Law in China or Conquest in the Americas: Competing Constructions of Political Space in the Early Modern Ottoman Empire
Abstract

Abstract:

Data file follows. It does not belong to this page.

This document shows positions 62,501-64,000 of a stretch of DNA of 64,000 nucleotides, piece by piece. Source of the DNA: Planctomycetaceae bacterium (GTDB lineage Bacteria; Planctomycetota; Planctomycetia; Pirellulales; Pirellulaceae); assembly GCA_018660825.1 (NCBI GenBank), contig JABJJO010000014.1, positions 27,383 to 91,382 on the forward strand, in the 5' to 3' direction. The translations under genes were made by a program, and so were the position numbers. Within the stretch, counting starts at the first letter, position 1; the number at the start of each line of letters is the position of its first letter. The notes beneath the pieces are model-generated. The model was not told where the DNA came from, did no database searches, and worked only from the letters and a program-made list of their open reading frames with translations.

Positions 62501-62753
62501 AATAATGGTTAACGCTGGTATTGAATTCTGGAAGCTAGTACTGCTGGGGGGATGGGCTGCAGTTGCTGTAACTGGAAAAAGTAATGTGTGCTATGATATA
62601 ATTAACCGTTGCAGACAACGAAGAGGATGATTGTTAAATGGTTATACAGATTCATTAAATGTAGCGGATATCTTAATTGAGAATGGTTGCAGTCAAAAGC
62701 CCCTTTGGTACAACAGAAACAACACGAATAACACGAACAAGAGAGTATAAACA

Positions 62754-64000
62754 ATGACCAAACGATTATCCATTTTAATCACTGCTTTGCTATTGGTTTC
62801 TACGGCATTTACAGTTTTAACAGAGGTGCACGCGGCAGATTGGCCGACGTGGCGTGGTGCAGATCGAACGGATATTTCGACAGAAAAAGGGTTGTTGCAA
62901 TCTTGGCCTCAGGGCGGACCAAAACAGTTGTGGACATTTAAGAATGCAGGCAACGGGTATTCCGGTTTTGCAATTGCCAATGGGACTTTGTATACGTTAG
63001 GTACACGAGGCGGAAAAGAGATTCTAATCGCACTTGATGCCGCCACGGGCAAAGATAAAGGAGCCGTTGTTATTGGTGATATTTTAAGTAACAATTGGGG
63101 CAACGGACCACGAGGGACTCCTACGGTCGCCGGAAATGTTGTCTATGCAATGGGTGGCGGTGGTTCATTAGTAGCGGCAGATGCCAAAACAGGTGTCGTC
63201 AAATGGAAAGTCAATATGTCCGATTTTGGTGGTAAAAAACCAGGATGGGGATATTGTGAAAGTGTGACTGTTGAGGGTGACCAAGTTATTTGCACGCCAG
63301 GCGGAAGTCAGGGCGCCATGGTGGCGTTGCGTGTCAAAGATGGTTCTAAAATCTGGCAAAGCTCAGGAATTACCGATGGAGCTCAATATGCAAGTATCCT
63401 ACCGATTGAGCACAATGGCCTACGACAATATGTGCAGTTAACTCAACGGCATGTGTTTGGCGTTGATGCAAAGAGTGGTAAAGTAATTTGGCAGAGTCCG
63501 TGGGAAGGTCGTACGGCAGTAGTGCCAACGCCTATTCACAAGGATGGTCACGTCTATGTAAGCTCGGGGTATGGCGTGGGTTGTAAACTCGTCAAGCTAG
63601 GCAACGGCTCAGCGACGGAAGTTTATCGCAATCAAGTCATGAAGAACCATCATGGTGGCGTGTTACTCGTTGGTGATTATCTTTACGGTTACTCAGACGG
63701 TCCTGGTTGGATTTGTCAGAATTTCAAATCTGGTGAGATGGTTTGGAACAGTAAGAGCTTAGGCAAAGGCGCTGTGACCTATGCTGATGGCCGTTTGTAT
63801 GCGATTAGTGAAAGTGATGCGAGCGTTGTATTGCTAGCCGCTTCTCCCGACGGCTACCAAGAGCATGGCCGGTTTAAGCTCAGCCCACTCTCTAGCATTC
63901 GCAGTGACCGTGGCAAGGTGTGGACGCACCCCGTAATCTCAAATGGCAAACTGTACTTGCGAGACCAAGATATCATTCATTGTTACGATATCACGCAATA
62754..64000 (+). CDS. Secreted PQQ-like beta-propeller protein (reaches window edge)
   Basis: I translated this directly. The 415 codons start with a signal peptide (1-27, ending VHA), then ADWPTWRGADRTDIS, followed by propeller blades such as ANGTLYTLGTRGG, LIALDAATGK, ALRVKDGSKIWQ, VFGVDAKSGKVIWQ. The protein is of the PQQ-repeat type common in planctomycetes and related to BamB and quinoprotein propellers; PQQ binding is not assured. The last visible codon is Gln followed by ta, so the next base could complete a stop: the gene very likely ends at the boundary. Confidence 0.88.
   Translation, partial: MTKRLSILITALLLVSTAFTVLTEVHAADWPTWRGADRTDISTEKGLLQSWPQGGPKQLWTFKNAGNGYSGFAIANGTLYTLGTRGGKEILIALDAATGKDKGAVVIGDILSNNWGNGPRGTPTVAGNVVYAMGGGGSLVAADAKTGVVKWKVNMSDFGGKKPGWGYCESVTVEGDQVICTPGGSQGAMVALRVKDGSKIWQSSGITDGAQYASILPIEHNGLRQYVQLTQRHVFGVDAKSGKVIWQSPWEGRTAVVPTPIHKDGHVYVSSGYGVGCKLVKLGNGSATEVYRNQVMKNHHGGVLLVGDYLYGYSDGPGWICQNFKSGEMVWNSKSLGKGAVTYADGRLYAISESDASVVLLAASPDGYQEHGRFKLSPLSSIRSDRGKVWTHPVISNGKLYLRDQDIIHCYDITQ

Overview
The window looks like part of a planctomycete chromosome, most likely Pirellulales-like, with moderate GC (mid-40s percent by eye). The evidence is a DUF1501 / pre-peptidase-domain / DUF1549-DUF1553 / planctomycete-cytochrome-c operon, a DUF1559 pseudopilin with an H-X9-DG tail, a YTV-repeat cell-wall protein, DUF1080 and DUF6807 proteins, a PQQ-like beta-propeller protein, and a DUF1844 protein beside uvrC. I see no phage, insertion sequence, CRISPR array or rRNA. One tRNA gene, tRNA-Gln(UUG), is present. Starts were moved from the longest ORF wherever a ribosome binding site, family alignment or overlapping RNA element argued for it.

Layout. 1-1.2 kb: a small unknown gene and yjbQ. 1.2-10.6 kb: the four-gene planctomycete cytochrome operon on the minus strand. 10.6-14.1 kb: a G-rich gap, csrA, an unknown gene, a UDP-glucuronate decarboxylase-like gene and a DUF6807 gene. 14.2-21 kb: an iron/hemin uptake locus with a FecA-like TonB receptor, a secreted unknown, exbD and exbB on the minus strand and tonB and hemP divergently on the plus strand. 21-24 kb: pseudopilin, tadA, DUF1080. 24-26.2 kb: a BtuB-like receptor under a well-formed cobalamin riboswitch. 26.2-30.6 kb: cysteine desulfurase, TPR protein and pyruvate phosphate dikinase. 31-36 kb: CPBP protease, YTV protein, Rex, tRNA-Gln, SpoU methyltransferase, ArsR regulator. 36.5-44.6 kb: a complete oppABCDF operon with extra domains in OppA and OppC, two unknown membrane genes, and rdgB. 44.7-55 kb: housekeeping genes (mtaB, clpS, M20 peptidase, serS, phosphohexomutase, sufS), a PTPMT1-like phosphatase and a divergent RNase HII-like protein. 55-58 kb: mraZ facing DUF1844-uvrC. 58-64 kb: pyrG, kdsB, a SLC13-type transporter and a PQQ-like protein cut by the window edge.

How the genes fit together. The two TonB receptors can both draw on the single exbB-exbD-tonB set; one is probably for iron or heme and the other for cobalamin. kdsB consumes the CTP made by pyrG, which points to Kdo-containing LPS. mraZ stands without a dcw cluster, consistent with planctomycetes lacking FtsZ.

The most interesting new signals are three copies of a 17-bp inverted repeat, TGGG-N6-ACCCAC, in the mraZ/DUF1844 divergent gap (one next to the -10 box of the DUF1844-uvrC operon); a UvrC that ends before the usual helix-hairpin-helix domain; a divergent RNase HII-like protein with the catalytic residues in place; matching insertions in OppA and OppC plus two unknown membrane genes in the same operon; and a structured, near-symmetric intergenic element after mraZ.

This study relates two Ottoman books from the 1580s, the New Report (Hadîth-i Nev) on the conquest and colonization of the Americas by the Spaniards and the Law-Book of China (Terjüme-i Qânîn-nâme-i Chîn ve Khıtây ve Khotan), to contemporary Ottoman politics and to each other, arguing that there were competing constructions of political space in the early modern Ottoman Empire. The Law-Book of China represents a constitutionalist political view aimed at limiting the powers of the monarch and asserted by a traditionalist argument based on an invented tradition, which claims that the laws enacted by the founding fathers were meant to be for posterity. The New Report adopts an experientialist approach, making a case for experience that leads to knowledge and for boldness that leads to conquest and represents a royalist response to the constutionalist view articulated in the Law-Book of China.